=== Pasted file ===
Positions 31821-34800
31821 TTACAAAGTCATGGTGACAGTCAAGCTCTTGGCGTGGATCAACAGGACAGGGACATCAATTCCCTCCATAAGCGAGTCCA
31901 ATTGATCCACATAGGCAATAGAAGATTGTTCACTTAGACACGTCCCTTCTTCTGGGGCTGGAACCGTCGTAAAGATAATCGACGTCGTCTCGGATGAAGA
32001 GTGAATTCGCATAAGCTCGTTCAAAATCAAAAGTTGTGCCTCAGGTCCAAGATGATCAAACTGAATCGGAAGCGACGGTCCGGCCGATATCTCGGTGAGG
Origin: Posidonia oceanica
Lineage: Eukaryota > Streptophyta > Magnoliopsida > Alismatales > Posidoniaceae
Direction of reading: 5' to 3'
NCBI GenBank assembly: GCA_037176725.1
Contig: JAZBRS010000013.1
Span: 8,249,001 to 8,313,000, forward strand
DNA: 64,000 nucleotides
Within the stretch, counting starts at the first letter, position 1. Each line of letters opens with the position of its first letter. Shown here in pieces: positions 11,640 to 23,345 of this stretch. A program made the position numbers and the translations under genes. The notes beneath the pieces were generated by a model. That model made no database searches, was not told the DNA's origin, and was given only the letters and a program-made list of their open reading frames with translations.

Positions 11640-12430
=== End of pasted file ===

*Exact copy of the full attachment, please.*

Positions 31821-34800
31821 TTACAAAGTCATGGTGACAGTCAAGCTCTTGGCGTGGATCAACAGGACAGGGACATCAATTCCCTCCATAAGCGAGTCCA
31901 ATTGATCCACATAGGCAATAGAAGATTGTTCACTTAGACACGTCCCTTCTTCTGGGGCTGGAACCGTCGTAAAGATAATCGACGTCGTCTCGGATGAAGA
32001 GTGAATTCGCATAAGCTCGTTCAAAATCAAAAGTTGTGCCTCAGGTCCAAGATGATCAAACTGAATCGGAAGCGACGGTCCGGCCGATATCTCGGTGAGG
Origin: Posidonia oceanica
Lineage: Eukaryota > Streptophyta > Magnoliopsida > Alismatales > Posidoniaceae
Direction of reading: 5' to 3'
NCBI GenBank assembly: GCA_037176725.1
Contig: JAZBRS010000013.1
Span: 8,249,001 to 8,313,000, forward strand
DNA: 64,000 nucleotides
Within the stretch, counting starts at the first letter, position 1. Each line of letters opens with the position of its first letter. Shown here in pieces: positions 11,640 to 23,345 of this stretch. A program made the position numbers and the translations under genes. The notes beneath the pieces were generated by a model. That model made no database searches, was not told the DNA's origin, and was given only the letters and a program-made list of their open reading frames with translations.

Positions 11640-12430